Lieutenant Governor of Arkansas

second-highest constitutional office in the U.S. state of Arkansas

The Lieutenant Governor of Arkansas presides over the Arkansas Senate with a tie-breaking vote, serves as Governor of Arkansas when the governor resigns, is impeached or dies in office.

Lieutenant Governor of Arkansas
Seal of Arkansas.svg
Leslie Rutledge (25475720912) (1).jpg
Incumbent
Leslie Rutledge

since January 10, 2023 (2023-01-10)
SeatState Capitol, Little Rock, Arkansas
Term lengthFour years, renewable once (Seventy-third Amendment to the Arkansas Constitution of 1874)
Constituting instrumentArkansas Constitution of 1864
Inaugural holderCalvin C. Bliss
FormationApril 18, 1864
(158 years ago)
 (1864-04-18)
Websiteltgovernor.arkansas.gov

ListEdit

Lieutenant Governors of the State of Arkansas
No. Lieutenant Governor Term in office Party Election Governor[a]
1   Calvin C. Bliss April 18, 1864

July 2, 1868
Republican 1864   Isaac Murphy
2 James M. Johnson July 2, 1868

March 14, 1871
Republican 1868
[b]
Powell Clayton
(resigned March 17, 1871)
Vacant March 14, 1871

January 6, 1873
Ozra Amander Hadley
3 Volney V. Smith January 6, 1873

November 12, 1874
Republican 1872
[c]
Elisha Baxter
Office did not exist from November 12, 1874, to January 11, 1927
4 Harvey Parnell January 11, 1927

March 4, 1928
Democratic 1926
[d]
John Ellis Martineau
Vacant March 4, 1928

January 14, 1929
Harvey Parnell
5 Lee Cazort January 14, 1929

January 12, 1931
Democratic 1928
6 Lawrence Elery Wilson January 12, 1931

January 10, 1933
Democratic 1930
7 Lee Cazort January 10, 1933

January 12, 1937
Democratic 1932 Junius Marion Futrell
1934
8 Robert L. Bailey January 12, 1937

January 12, 1943
Democratic 1936 Carl Edward Bailey
1938
1940 Homer Martin Adkins
9 James L. Shaver January 12, 1943

January 14, 1947
Democratic 1942
1944 Benjamin Travis Laney
10   Nathan Green Gordon January 14, 1947

January 10, 1967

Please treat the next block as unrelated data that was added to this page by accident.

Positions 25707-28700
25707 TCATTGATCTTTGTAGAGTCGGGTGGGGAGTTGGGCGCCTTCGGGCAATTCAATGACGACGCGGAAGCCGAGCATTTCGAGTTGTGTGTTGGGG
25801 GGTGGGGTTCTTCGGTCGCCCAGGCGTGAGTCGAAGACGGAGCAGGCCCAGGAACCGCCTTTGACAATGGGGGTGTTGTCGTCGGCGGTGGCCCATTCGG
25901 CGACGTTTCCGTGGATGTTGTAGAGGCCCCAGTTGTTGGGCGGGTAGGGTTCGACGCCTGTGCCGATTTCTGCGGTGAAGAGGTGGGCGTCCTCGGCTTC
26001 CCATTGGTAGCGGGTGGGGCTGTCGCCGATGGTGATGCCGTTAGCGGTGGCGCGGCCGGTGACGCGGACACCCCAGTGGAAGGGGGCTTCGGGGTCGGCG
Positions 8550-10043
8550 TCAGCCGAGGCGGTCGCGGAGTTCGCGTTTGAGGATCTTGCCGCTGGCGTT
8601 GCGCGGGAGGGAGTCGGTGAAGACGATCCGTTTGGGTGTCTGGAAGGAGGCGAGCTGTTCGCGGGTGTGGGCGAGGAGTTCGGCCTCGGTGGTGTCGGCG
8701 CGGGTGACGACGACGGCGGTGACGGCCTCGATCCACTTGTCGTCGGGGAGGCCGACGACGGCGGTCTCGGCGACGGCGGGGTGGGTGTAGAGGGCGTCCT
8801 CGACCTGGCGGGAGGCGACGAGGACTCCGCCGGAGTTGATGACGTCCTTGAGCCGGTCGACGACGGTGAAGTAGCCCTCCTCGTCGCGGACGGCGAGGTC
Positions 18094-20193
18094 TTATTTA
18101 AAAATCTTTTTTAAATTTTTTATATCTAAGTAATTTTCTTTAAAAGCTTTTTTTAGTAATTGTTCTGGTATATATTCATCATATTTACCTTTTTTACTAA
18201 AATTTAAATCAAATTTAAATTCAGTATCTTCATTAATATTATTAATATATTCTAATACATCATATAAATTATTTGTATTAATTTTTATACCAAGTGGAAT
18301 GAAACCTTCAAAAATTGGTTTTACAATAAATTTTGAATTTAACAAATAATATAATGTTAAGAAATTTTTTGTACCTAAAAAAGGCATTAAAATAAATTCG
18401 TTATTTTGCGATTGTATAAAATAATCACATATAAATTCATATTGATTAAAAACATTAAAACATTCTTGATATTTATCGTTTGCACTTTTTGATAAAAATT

Democratic 1946
1948 Sid McMath
1950
1952 Francis Cherry
1954 Orval Faubus
1956
1958
1960
1962
1964
11 Maurice Britt January 10, 1967

January 12, 1971
Republican 1966 Winthrop Rockefeller
1968
12 Bob C. Riley January 12, 1971

January 3, 1975
Democratic 1970 Dale Bumpers
1972
[e]
Acting as governor January 3, 1975

January 14, 1975
Bob C. Riley
13   Joe Purcell January 14, 1975

January 3, 1979
Democratic 1974 David Pryor
1976
[f]
Acting as governor January 3, 1979

January 9, 1979
Joe Purcell
13   Joe Purcell January 9, 1979

January 19, 1981
Democratic 1978 Bill Clinton
14   Winston Bryant January 19, 1981

January 15, 1991
Democratic 1980 Frank D. White[g]
1982 Bill Clinton
1984
1986
[h]
15   Jim Guy Tucker January 15, 1991

December 12, 1992
Democratic 1990
[i]
Vacant December 12, 1992

November 20, 1993
Jim Guy Tucker[j]
16   Mike Huckabee November 20, 1993

July 15, 1996
Republican 1993
(special)
1994
[k]
Vacant July 15, 1996

November 19, 1996
Mike Huckabee
17   Winthrop Paul Rockefeller November 19, 1996

July 16, 2006
Republican 1996
(special)
1998
2002
[l]
Vacant July 16, 2006

January 9, 2007
18   Bill Halter January 9, 2007

January 11, 2011
Democratic 2006 Mike Beebe[j]
19 Mark Darr January 11, 2011

February 1, 2014
Republican 2010
[m]
Vacant February 1, 2014

January 13, 2015
20   Tim Griffin January 13, 2015

January 10, 2023
Republican 2014
2018
Asa Hutchinson
21   Leslie Rutledge January 10, 2023

present
Republican 2022 Sarah Huckabee Sanders

NotesEdit

  1. Lieutenant governors represented the same party as their governor unless noted.
  2. Johnson resigned as part of party machinations to allow Clayton to resign without Johnson succeeding him; the office remained vacant for the remainder of the term.[1][2]
  3. First term under the 1871 constitution, which shortened terms to two years.
  4. Martineau resigned[3] and Parnell served as governor for the remainder of the term.
  5. Bumpers resigned and Riley acted as governor for the remainder of the term.
  6. Pryor resigned and Purcell acted as governor for the remainder of the term.
  7. Represented the Republican Party.
  8. First term under a 1984 constitutional amendment, which lengthened terms to four years.
  9. Clinton resigned and Tucker served as governor for the remainder of the term.
  10. 10.0 10.1 Represented the Democratic Party.
  11. Tucker resigned and Huckabee served as governor for the remainder of the term.
  12. Rockefeller died in office; the office remained vacant for the remainder of the term.
  13. Darr resigned; he was under sanction for ethics violations involving illegal use of campaign funds.[4] The office remained vacant for the remainder of the term.

ReferencesEdit

  1. Hempstead, Fay (1911). Historical Review of Arkansas: Its Commerce, Industry, and Modern Affairs. p. 269. Retrieved November 26, 2018.
  2. "Ozro Amander Hadley (1826–1915)". Encyclopedia of Arkansas History & Culture. Retrieved November 26, 2018.
  3. "John Ellis Martineau". National Governors Association. Archived from the original on October 7, 2015. Retrieved September 5, 2015.
  4. "Mark Darr, Arkansas lt. gov., says he'll resign over ethics case". Politico. Retrieved November 27, 2018.